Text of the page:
Car insurance jargon befuddles 42% of drivers

07 December 2009 / by Rachael Stiles

Nearly half of drivers in the UK do not understand all of the terms in their car insurance policy, research from Swiftcover car insurance has found, so they are unaware of what exactly they are covered for.

Some of the things that leave car insurance customers confused when perusing their policy document include voluntary excess, the meaning of comprehensive car insurance, and material facts.

Swiftcover car insurance says that many drivers increase their voluntary excess to reduce the cost of their premiums – the amount they have to pay towards the costs if they make a claim on their policy – but for 23 per cent its meaning eludes them.

Comprehensive cover has been misinterpreted by 17 per cent of drivers, who think that it means they can driver any car, and a further nine per cent wrongly believe that anyone else is insured to drive their car – instead of what it actually means: that the cost of repairing or replacing their car is covered, in addition to any damage caused to third parties (other drivers, their cars and property).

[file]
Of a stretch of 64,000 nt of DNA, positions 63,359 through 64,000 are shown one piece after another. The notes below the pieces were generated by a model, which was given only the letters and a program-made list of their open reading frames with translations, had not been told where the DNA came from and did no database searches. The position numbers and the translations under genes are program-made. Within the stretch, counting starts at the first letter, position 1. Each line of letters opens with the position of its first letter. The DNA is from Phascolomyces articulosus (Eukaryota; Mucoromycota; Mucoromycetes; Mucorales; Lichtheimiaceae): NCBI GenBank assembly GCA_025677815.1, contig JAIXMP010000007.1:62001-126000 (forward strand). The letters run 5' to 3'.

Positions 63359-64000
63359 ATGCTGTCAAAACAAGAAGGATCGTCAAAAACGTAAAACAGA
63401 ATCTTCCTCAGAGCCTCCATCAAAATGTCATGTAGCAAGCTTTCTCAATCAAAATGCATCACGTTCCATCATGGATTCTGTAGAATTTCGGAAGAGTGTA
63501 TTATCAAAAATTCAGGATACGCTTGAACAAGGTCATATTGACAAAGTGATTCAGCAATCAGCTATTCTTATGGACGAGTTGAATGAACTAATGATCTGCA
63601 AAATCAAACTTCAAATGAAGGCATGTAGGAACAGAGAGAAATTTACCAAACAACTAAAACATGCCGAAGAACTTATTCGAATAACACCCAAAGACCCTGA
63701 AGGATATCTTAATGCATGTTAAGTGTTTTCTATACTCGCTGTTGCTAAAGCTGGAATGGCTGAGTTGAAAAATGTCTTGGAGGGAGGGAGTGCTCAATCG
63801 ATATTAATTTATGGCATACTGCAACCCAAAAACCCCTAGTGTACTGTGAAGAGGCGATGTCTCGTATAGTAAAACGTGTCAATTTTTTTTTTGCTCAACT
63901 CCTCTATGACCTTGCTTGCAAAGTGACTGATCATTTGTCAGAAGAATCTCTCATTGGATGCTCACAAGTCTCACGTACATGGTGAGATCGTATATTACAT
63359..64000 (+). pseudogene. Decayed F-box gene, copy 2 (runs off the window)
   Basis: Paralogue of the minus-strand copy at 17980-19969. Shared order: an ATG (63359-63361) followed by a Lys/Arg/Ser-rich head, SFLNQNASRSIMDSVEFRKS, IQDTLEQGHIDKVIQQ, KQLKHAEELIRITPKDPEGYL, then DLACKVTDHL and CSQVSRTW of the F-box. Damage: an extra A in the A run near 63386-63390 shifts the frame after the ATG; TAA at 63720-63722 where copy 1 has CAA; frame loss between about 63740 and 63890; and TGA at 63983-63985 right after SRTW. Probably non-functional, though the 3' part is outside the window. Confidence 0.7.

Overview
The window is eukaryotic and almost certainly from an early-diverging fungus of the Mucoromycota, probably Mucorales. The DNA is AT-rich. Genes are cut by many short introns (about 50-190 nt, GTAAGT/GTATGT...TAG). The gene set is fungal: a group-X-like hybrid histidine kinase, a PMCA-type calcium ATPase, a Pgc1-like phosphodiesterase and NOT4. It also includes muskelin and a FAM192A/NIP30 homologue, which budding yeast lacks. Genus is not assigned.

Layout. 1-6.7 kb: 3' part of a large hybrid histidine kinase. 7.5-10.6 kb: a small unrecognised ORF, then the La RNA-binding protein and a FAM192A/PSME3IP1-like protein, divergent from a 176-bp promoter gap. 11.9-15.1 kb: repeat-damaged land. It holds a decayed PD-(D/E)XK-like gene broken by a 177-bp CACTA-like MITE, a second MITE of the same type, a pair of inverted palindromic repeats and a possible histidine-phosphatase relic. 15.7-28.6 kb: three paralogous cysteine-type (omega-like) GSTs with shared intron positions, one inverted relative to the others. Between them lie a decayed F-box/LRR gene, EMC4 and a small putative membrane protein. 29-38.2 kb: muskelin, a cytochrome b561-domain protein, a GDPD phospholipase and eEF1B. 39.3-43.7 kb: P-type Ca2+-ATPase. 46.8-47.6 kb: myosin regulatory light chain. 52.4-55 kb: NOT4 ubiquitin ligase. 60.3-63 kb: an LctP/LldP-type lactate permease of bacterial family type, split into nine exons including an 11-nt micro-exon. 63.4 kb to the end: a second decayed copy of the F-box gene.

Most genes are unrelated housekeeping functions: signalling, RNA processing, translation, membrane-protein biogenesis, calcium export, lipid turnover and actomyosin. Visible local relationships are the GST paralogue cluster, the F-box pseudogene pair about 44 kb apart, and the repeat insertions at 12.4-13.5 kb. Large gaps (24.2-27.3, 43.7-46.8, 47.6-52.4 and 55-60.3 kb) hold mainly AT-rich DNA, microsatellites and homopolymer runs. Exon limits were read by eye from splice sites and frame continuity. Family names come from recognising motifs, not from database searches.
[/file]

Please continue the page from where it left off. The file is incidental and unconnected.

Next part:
When informing their car insurance provider what they use their vehicle for, 13 per cent of drivers incorrectly assume that ‘social, domestic and pleasure’ use covers any journey, provided they are having fun, while four per cent think it means that only journeys after 6pm and on weekends are covered by this term, when in fact it means that the car can be used to commute to and from one place of work.

Half of motorists do not know what the term ‘material fact’ means, that it is the information they are required to provide their car insurance provider with which could affect their policy, such as having penalty points on their driver’s licence.

Nearly a quarter of drivers have no idea what a ‘non-fault claim’ is, that it means the insurer can claim back the full cost of the claim from another driver involved in the accident which led to the claim.

A significant proportion of driers – 18 per cent – believe that car insurance policies are full of confusing jargon to intentionally confuse them, the research revealed.

But, sometimes drivers bring ignorance upon themselves, the study also found, as 17 per cent of motorists do not bother to read the insurance document in the first place.

Tina Shortle, marketing director of, explained: “Some drivers struggle with the terms used in their insurance, but it’s vital that they read and understand their insurance policies so they know exactly what they are covered for.”

© Fair Investment Company Ltd

Written by Editorial Team